Need private packages and team management tools?Check out npm Orgs. »


0.0.5 • Public • Published



Type safe existential property access using ES6 proxies


This library gives you the ability to get, set, or update (with an update function) values nested within an object who's keys may be nullable (undefined or null), without mutating the original input, or having to worry about checking for values' existence.

Optional chaining in JavaScript / TypeScript is not yet finalized, and so we need a way to safely access nested values that may or may not exist.

This library was created for use with TypeScript to give sensible types when accessing nullable nested values without having to specify the types yourself.

Although designed with TypeScript in mind, existential-proxy works perfectly well with JavaScript.

Unlike destructuring with default values existential-proxy allows access through values that may be undefined or null without specifying default values for each level, and allows specifying defaults even when the value may be null.

Additionally, unlike (some) alternatives that allow access to nested properties this library also allows setting or updating values inside a nested object in an immutable way (returning a copy of the input with updated values as necessary).

Future plans

I intend to add a function to create a selector, much like reselect, to allow transforming values only when changed, but using proxies removing the need to null check nested values.


Install existential-proxy with NPM (-S will automatically add this to your package.json):

npm i existential-proxy -S


I'd recommend importing * as so that you can easily tell where the functions are coming from, and avoid naming conflicts (as many libraries will use similarly named functions).

import * as ep from 'existential-proxy';

Almost of the examples below will use the following types / object.

// Here's an example object type
interface ABC {
  a: {
    b?: {
      c: string;
  } | null;
// Here's our example object
const abc: ABC = {
  a: {} // Note that the b key does not exist


The get function takes 3 arguments:

  1. The object from which you wish to retrieve a value
  2. A callback that will be passed a proxy to this object
  3. An optional default value
// Access without defaults
ep.get(abc, (proxy) => proxy); // ABC
ep.get(abc, (proxy) => proxy.a); // { b?: { c: string; } } | null
ep.get(abc, (proxy) => proxy.a.b); // { c: string; } | undefined
ep.get(abc, (proxy) => proxy.a.b.c); // string | undefined
// Access with defaults
ep.get(abc, (proxy) => proxy, 'whatever'); // ABC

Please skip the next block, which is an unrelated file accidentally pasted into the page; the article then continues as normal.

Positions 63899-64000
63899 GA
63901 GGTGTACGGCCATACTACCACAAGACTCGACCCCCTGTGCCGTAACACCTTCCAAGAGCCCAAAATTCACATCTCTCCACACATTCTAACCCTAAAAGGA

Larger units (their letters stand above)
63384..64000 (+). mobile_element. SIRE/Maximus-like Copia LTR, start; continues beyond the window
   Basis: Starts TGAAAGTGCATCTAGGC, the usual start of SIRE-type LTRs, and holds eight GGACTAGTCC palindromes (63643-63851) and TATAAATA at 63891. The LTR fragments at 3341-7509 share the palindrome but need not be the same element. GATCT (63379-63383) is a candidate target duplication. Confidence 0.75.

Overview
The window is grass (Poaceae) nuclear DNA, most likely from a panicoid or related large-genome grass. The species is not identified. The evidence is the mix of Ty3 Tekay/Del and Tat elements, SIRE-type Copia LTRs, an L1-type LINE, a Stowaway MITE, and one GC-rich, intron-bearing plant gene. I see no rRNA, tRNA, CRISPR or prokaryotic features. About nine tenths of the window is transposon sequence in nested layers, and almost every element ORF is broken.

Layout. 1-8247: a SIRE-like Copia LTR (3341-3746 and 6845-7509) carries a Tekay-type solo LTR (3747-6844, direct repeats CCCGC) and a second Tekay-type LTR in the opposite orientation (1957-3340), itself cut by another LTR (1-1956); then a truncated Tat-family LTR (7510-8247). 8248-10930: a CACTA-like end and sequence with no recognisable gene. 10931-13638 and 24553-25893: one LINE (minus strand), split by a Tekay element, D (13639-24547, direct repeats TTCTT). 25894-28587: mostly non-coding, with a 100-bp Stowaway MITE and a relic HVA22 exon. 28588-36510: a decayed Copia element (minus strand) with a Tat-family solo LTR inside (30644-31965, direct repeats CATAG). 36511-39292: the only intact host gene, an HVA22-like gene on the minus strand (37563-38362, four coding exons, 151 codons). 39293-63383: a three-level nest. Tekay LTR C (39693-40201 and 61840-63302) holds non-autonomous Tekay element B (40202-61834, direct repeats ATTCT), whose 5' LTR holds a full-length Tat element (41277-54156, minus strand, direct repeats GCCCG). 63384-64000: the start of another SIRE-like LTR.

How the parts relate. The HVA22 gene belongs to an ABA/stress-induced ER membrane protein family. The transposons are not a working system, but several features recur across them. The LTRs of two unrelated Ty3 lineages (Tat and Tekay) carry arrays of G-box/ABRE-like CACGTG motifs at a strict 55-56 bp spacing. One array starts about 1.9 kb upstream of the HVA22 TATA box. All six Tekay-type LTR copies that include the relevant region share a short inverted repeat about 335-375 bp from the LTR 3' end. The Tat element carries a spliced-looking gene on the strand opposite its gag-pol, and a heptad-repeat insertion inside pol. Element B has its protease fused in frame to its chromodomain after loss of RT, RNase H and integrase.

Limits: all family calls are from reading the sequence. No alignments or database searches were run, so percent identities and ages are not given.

ep.get(abc, (proxy) => proxy.a, { b: { c: 'hello' } }); // { b?: { c: string; } } | { b: { c: string; } }
ep.get(abc, (proxy) => proxy.a.b, { c: 'hello' }); // { c: string; }
ep.get(abc, (proxy) => proxy.a.b.c, 'hello'); // string


The set function takes 3 arguments:

  1. The object from which you wish to retrieve a value
  2. A callback that will be passed a proxy to this object
  3. The new value to be set at the returned proxy key
// Will return the provided value (essentially replacing the input object)
ep.set(abc, (proxy) => proxy, { a: { b: { c: 'hello' } } }); // { a: { b: { c: 'hello' } } }: ABC
// Will return a copy of the `abc` object with a new `a` value
ep.set(abc, (proxy) => proxy.a, { b: { c: 'hello' } }); // { a: { b: { c: 'hello' } } }: ABC
// Will return a copy of the `abc` object with a new `b` value
ep.set(abc, (proxy) => proxy.a.b, { c: 'hello' }); // { a: { b: { c: 'hello' } } }: ABC


The update function takes 3 arguments:

  1. The object from which you wish to retrieve a value
  2. A callback that will be passed a proxy to this object
  3. An updater function that will be passed the existing value at the returned proxy key, and returns a new value
// Will return the returned value (essentially replacing the input object)
ep.update(abc, (proxy) => proxy, () => ({ a: { b: { c: 'hello' } } })); // { a: { b: { c: 'hello' } } }: ABC
// Will return a copy of the `abc` object with a new `a` value if it is not defined
ep.update(abc, (proxy) => proxy.a, (a) => {
  if (!a) {
    return { b: { c: 'hello' } };
  return a;
}); // { a: { b: { c: 'hello' } } }: ABC
// Will return a copy of the `abc` object with a new `b` value if it is not defined
ep.update(abc, (proxy) => proxy.a.b, (b) => {
  if (!b) {
    return { c: 'hello' };
  return b;
}); // { a: { b: { c: 'hello' } } }: ABC

Important notes

When using set and update you should note that:

  1. The return type will always match the input type - if keys are nullable, they will still be nullable even if set by one of these functions
  2. Keys that when cast to a number are a valid integer (including negative values) will produce arrays if the parent object is undefined or null. This is because there is no way to detect if trying to access values from an array or object if the target is not already an array or object (all keys; .a, [0], are only available as strings when using a proxy).

Example of potentially unintended array creation

This library's set and update functions may not give you the output you'd expect if you are using integers as keys in objects.

interface NumKey {
  a?: {
    0: string;
const numKey: NumKey = {};
// Will create an array when trying to access the `0` key
ep.set(numKey, (proxy) => proxy.a[0], 'hello'); // { a: ['hello'] }: NumKey
// Will still create an array when trying to access the `0` key
ep.set(numKey, (proxy) => proxy.a['0'], 'hello'); // { a: ['hello'] }: NumKey


npm i existential-proxy

Downloadsweekly downloads









last publish


  • avatar
Report a vulnerability